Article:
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In C, stdin is a valid file pointer, thus we could use stdin (and the 2 others) with the "file" version of the input functions if we want or need to.

Why might us need to (Rather than just pipe in from shell)? Could anyone come up with some examples please?

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2 Answers 2

up vote 5 down vote accepted

Here's an example:

FILE * input = argc == 2 ? fopen(argv[1], "r") : stdin;

fgets(buf, sizeof buf, input);

Now you can use your tool as magic data.txt and as magic < data.txt.

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5  
One of those rare times that I understand the answer and don't understand the question :) –  zubergu Sep 21 '13 at 16:08
2  
@zubergu: I think the OP is asking why stdin is defined and exists. In her mind, someone who wants to read from the standard input should be using scanf and not fscanf(stdin, ...). –  Kerrek SB Sep 21 '13 at 16:34

If you write a function that works on any FILE *, and at a higher level you decide that you want the output to go to stdout. Or read from any FILE * and instead you decide to read from stdin.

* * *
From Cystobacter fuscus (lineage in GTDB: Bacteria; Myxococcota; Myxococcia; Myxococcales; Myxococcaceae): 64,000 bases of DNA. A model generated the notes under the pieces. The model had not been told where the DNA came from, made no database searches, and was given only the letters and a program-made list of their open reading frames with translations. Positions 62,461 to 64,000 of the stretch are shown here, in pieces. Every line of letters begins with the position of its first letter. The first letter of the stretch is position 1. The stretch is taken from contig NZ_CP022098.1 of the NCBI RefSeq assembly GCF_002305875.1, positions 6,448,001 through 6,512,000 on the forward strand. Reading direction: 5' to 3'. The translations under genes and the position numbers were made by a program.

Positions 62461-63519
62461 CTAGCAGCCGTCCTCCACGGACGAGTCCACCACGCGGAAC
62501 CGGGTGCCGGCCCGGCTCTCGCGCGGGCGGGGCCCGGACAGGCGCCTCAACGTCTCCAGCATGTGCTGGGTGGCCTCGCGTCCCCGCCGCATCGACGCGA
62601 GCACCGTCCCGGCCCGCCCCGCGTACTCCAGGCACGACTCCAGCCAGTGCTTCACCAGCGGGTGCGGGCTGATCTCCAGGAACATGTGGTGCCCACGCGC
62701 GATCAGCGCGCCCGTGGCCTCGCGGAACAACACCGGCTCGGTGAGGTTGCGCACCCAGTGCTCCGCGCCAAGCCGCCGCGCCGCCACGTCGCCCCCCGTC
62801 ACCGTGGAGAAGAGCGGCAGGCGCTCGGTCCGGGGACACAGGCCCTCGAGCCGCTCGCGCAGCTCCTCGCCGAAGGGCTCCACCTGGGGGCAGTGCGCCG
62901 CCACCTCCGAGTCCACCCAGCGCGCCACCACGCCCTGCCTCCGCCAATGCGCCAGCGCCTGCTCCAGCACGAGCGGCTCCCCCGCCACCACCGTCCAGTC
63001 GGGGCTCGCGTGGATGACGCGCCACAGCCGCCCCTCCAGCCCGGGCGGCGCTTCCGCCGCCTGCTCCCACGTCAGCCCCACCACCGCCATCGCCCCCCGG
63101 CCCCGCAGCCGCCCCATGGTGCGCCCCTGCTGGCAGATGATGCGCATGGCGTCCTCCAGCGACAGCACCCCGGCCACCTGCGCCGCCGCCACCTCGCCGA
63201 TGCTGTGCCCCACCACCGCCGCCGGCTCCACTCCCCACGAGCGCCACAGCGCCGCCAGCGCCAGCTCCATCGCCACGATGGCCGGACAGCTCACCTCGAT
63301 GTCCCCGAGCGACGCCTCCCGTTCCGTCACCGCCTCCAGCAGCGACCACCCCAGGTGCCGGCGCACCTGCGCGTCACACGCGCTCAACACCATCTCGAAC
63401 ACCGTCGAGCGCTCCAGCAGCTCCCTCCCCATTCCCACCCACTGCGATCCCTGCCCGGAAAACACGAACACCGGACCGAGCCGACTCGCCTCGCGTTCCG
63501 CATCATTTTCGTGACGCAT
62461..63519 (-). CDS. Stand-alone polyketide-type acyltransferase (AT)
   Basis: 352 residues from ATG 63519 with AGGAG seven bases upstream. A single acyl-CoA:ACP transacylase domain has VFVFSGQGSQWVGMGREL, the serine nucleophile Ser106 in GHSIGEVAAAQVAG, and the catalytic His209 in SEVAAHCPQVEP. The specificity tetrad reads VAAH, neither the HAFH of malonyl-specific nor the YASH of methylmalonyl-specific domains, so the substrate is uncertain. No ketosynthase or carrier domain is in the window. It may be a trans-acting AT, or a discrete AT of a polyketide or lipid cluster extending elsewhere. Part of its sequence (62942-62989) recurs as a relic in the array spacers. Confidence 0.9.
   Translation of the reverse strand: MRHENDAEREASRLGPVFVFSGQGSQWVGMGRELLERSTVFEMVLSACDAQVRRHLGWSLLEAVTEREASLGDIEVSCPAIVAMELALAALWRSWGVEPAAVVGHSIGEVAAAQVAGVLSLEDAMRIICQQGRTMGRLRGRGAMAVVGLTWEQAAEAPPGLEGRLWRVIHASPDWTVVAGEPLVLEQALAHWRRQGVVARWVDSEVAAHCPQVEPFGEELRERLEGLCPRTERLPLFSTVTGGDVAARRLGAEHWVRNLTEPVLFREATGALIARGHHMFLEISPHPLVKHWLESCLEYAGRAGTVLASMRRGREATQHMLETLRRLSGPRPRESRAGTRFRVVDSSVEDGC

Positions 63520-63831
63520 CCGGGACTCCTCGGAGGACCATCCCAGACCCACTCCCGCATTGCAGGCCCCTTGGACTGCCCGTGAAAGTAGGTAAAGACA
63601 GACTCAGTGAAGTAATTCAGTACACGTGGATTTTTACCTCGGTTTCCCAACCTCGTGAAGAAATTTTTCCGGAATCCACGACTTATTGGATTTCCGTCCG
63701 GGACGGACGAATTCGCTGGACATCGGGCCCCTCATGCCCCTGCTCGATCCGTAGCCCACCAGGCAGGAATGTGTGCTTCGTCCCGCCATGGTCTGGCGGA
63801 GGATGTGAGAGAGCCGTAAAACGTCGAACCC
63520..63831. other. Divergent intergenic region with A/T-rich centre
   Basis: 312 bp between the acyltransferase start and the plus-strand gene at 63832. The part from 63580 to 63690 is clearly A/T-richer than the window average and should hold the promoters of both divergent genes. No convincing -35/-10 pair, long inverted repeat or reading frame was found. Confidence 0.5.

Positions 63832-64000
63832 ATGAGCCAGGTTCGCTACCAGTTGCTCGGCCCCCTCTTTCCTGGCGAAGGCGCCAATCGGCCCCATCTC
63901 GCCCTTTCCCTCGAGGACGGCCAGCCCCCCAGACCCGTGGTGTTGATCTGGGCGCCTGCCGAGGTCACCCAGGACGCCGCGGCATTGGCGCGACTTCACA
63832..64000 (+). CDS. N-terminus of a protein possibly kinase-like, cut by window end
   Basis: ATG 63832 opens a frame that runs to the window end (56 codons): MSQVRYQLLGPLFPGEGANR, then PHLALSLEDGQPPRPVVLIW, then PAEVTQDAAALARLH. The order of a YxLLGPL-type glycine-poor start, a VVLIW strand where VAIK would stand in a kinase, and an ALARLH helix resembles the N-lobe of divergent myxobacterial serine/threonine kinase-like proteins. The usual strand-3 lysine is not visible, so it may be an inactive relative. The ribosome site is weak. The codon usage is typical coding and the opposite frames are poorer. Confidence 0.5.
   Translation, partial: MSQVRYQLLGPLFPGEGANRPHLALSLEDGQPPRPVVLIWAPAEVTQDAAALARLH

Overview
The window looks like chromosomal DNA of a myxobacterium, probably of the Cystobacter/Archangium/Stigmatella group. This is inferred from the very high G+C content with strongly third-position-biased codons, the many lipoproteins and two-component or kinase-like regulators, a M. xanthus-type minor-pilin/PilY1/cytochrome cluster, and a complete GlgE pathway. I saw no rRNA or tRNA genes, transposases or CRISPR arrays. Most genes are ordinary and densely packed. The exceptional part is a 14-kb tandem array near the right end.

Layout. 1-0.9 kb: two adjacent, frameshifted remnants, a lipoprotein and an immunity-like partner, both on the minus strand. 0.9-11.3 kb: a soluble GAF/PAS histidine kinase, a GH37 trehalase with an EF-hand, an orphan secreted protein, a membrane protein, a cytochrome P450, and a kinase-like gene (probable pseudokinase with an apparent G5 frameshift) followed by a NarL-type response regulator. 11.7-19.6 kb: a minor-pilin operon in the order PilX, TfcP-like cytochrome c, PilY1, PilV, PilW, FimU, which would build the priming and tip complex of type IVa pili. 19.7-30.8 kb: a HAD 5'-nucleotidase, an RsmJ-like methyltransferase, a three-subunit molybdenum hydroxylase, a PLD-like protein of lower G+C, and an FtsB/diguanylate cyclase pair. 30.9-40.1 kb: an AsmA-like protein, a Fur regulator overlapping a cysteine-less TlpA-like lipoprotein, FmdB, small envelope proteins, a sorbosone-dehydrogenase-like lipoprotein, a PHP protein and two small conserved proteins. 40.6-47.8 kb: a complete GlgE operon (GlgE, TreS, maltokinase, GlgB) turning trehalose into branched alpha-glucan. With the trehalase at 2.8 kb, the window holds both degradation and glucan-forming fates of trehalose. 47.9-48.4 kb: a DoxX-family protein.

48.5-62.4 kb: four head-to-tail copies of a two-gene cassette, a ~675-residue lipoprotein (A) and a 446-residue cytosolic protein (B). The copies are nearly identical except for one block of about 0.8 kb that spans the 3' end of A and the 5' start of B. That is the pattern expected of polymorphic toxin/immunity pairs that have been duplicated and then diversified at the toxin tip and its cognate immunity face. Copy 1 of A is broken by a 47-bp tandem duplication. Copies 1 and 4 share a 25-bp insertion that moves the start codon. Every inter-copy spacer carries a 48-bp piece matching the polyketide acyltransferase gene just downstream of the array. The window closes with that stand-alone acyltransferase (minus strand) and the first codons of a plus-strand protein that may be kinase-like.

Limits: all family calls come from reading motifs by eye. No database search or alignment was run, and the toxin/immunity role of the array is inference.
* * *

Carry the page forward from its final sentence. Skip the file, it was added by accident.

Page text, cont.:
If you at, for example, the program wc which counts characters in a file, you'll see that it can read from stdin or from a file name given as a command line argument. This decision could be made in the main by checking to see if the user provided a file name with $ wc file.txt or called with just wc, or piped input from something else $ ls -l | wc

$ wc # reads from stdin
$ wc file.txt # counts characters in file.txt
$ ls -l | wc # reads from stdin also.

and you can imagine a simple main which says:

int count_chars(FILE *in);

int main(int argc, char *argv) {
    if (argc == 2) {  // if there is a command line argument
        FILE *input = fopen(argv[1], "r");  // open that file 
        count_chars(input);   // count from that file
    } else {
        count_chars(stdin);   // if not, count from stdin
    }
    return 0;
}

Additionally to print errors one would use fprintf(stderr, "an error occured\n");

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